Three people were in these snowfields. About
a dozen more (at the very most) were to join us for the rest
of the day. I skinned up and then climbed in my boots, dropping
some unneeded gear on the way. I climbed in earnest for run #1
and postholed occasionally - no well packed preformed steps,
here. Halfway up, I grabbed my ice axe in lieu of ski poles.
Some might look at this as some corny overkill, but found that
it made the climbing much easier/enjoyable. I took a slope measurement
with my inclinometer and recorded a reading in the low 30's before
it steepened. I estimated the steep portion to be in excess of
40 degrees - geez, who sez' there isn't steep skiing in Gulf
First run was sweet - real corn! Not wet snow,
or rain softened snow, but a surface that had frozen the night
before and now had a luxurious coating of wet snow with a firm
base underneath. I descended just to the skiers left of my ascent
down the headwall. Oh, and 1 more thing, it was untracked corn
where I was making tracks. I had no idea of what the name of
this run was ... the sun was bright .. the sky blue .... no yahoos
to dodge. I bagged somewhere between 5-750 feet of vertical (as
I did on all of my other runs) - as if I really cared about actual
At the bottom, I reassembled. Climbing
was actually fun, especially when the slope got steeper - it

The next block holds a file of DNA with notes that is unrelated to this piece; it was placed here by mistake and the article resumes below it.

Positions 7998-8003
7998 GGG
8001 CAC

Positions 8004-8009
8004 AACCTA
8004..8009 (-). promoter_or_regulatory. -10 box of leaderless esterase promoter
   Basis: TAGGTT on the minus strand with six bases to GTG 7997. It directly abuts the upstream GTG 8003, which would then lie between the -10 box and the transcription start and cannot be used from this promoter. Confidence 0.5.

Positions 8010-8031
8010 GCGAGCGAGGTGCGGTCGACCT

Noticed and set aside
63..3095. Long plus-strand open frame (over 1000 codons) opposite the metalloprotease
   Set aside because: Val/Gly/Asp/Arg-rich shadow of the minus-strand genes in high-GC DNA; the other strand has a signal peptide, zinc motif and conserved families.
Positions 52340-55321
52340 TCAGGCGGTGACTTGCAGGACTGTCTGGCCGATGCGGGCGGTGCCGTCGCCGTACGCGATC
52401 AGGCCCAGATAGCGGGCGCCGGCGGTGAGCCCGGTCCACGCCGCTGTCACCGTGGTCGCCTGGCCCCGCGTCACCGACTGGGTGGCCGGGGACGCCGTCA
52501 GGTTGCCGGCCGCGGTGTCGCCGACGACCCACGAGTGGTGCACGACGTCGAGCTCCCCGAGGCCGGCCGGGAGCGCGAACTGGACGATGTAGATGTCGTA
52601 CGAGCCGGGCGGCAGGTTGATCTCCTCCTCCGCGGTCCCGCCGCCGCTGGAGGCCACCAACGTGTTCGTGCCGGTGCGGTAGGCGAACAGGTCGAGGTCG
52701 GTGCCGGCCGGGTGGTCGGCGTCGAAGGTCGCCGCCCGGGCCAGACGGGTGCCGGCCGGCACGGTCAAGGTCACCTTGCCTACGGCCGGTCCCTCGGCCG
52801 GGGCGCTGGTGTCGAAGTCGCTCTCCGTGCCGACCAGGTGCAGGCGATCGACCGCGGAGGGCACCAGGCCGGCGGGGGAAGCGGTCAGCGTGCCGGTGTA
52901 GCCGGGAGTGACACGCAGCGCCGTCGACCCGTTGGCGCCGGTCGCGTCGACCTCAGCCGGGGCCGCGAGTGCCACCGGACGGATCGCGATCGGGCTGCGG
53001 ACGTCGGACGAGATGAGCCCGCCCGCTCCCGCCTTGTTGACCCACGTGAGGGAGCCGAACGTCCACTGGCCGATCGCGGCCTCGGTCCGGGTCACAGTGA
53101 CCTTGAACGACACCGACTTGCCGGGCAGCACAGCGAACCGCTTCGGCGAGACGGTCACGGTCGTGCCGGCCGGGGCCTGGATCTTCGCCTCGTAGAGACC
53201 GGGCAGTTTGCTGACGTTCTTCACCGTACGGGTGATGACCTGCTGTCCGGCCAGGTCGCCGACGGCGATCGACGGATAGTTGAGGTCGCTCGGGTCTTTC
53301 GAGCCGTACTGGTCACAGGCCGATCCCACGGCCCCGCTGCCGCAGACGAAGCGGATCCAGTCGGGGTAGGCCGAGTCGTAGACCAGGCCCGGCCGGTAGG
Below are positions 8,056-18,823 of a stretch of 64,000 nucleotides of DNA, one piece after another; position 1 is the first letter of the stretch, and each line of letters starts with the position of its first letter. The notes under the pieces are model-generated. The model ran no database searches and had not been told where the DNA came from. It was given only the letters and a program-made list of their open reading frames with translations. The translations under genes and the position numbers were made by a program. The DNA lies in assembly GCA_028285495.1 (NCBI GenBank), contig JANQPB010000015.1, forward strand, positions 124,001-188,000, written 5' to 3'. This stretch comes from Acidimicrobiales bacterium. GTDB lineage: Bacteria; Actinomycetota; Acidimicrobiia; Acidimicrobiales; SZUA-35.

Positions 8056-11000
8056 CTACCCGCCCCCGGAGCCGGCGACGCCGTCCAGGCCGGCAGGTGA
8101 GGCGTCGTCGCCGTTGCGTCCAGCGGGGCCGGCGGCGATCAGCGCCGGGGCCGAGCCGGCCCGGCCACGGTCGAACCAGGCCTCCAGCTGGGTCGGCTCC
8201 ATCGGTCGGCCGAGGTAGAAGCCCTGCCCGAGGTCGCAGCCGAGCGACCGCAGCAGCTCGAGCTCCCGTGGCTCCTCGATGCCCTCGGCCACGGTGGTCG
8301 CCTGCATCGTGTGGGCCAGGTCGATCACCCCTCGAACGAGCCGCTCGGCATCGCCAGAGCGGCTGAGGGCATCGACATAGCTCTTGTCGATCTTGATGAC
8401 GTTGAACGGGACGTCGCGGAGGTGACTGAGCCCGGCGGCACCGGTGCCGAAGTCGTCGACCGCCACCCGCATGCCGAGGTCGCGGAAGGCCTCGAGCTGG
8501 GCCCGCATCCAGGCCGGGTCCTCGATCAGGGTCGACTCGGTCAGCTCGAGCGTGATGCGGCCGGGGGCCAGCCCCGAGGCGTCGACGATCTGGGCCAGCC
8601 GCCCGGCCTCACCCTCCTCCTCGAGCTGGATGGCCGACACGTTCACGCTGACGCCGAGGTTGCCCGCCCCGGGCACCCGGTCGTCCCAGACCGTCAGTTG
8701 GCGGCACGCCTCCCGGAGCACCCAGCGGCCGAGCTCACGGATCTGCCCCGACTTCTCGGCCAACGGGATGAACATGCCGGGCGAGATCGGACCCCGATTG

woulda' been a great day if all that I did was climb. The Scarpa
Denalis worked well, especially when I remembered to click the
boots onto hiking mode.
My 2nd run was to the right and at the "corner"
of the "rectangular" shaped Gulf of Slides bowl. I
danced through some widely spaced krumholz and let out a whoop
as I bagged some more untracked. When I occasionally did run
into someone, we all spoke smugly about how great this place
is and how we were glad to be there rather than that "other"
Run #3 was one where I traversed left and
dropped in, making some turns as
aggressively as I wanted to. Even in the mid afternoon sun, the
snow held up well, never turning into mush. Granted, it got a
little heavier, but it still retained much of the classic textbook
Run #4 was even further to the left, which
had some tracks in it ... but not enough to make it so I couldn't
find some untracked corn on the side and not pause at the bottom
and look at my faint tracks!
At about 3:30PM, I wanted more. But I was
by myself, and I wanted to err on the safe side. I packed my
stuff, and skied down the fun narrow gully through the krumholz
and into the woods, stumbling onto a campsite. I negotiated the
narrow, super gnarly Gulf of Slides ski trail 'til it ran outta'
reliable sun and hiked down. The hiking descent was muddy and
rough, but I never noticed it as I was smiling from my best spring
skiing day, ever!
David Goodman's guide claims that the bottom
of the bowl is 2.5 miles from Pinkham Notch. Hmmm, I think that
stat is based on how the crow flies. The trails twists and turns
seems - though maybe I'm wrong - to make it longer. I hope I'm
right and this will discourage many from trudging up to this
OK, after 2 weeks which including some heavy
rains, its time to pack the gear for one more weekend adventure
Stay Tuned For Part 3 Next Week